MADISON, Wis. — In testimony today in the federal voting rights trial One Wisconsin Institute et. al., v. Gerald Nichol et. al., a top Department of Motor Vehicles (DMV) staffer testified about troubling racial disparities among those applying for a free voter ID and how numerous applicants have not received an ID. One Wisconsin Institute Executive Director Scot Ross said the statistics show that the state voter ID law, the centerpiece of Gov. Scott Walker and the Republican legislature’s five year effort to manipulate the rules on voting, is working as intended, disproportionately increasing the burden for electoral participation on minorities in Wisconsin.
“As intended, Gov. Walker and the Republicans in control of the legislature have put the burden of their voter ID law most heavily on minority voters. The DMV’s own statistics presented to the court today show that beyond a doubt,” commented Ross. “And just as troubling is how legal voters are losing their vote while mired in a bureaucratic morass.”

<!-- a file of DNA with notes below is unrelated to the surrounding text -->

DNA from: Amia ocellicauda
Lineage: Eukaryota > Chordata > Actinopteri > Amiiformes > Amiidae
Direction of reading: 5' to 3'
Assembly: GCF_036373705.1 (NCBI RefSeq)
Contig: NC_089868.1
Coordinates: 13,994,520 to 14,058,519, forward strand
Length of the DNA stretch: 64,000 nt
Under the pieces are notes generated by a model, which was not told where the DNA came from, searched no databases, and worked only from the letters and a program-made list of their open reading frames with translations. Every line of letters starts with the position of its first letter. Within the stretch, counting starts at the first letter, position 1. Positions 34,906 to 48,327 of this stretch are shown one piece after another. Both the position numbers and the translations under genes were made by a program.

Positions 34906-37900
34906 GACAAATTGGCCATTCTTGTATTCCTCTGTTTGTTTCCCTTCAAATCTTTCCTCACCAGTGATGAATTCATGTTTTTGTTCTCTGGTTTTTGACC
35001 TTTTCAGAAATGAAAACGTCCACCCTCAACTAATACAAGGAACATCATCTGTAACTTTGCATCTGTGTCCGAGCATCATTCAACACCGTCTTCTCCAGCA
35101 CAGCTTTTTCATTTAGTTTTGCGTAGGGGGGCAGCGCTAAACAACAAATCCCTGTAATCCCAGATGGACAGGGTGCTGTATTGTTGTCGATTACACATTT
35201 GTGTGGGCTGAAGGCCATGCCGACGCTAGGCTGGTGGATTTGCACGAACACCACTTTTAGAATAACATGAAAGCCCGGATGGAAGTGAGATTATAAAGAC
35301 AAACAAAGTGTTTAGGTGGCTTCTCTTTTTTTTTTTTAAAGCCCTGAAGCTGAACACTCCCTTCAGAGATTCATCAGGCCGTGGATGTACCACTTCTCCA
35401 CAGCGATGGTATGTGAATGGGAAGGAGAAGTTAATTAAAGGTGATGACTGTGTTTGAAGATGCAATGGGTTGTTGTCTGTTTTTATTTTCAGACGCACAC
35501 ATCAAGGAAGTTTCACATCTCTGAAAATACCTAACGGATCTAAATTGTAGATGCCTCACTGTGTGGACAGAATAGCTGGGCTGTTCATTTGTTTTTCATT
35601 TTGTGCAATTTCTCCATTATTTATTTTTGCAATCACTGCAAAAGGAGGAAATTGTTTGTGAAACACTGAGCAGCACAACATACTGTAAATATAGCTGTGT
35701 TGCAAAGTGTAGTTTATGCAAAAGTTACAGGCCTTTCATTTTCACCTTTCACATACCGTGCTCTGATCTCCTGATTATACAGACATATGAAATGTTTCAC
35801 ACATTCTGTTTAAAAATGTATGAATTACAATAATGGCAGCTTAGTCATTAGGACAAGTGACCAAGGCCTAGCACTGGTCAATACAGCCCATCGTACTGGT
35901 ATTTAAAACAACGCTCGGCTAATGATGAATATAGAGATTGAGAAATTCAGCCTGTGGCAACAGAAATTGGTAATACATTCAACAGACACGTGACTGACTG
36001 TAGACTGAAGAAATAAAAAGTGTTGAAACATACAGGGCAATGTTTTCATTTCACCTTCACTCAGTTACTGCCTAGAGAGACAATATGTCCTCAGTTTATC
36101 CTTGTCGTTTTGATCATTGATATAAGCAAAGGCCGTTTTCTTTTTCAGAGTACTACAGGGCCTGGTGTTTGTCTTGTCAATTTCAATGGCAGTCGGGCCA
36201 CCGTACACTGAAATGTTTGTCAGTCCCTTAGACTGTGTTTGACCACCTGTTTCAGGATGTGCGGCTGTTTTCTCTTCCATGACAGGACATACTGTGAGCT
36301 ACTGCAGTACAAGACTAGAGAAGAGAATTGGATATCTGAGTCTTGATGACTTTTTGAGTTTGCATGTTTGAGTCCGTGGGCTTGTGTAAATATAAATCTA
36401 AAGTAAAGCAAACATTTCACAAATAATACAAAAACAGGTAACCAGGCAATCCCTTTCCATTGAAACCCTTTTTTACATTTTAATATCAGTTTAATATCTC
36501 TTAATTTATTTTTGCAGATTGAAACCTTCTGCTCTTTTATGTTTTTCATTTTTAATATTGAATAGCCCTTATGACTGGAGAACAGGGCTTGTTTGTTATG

Kristina Boardman, Wisconsin Department of Motor Vehicles Administrator, testified that based on their own statistics from mid-September 2014 through mid-May 2016, of those applying for a free voter ID over fifty percent have gone to African Americans and Hispanics. In addition, one in five of those applying through the ID petition process (IDPP) have not yet been approved for the ID they now need to cast a ballot.
One Wisconsin Institute’s lawsuit is challenging voting restrictions adopted by Gov. Scott Walker and the Republican controlled legislature over the last five years arguing that the changes were meant to and have the effect of making it more difficult to vote in Wisconsin, especially for minorities, young people, and voters who tend to support Democratic candidates.
Ross concluded, “Gov. Walker and the Republican legislature created a bureaucratic labyrinth designed to both deny legal voters the ID cards they need and to give themselves an unfair partisan advantage. Their actions subvert democracy and violate federal law.”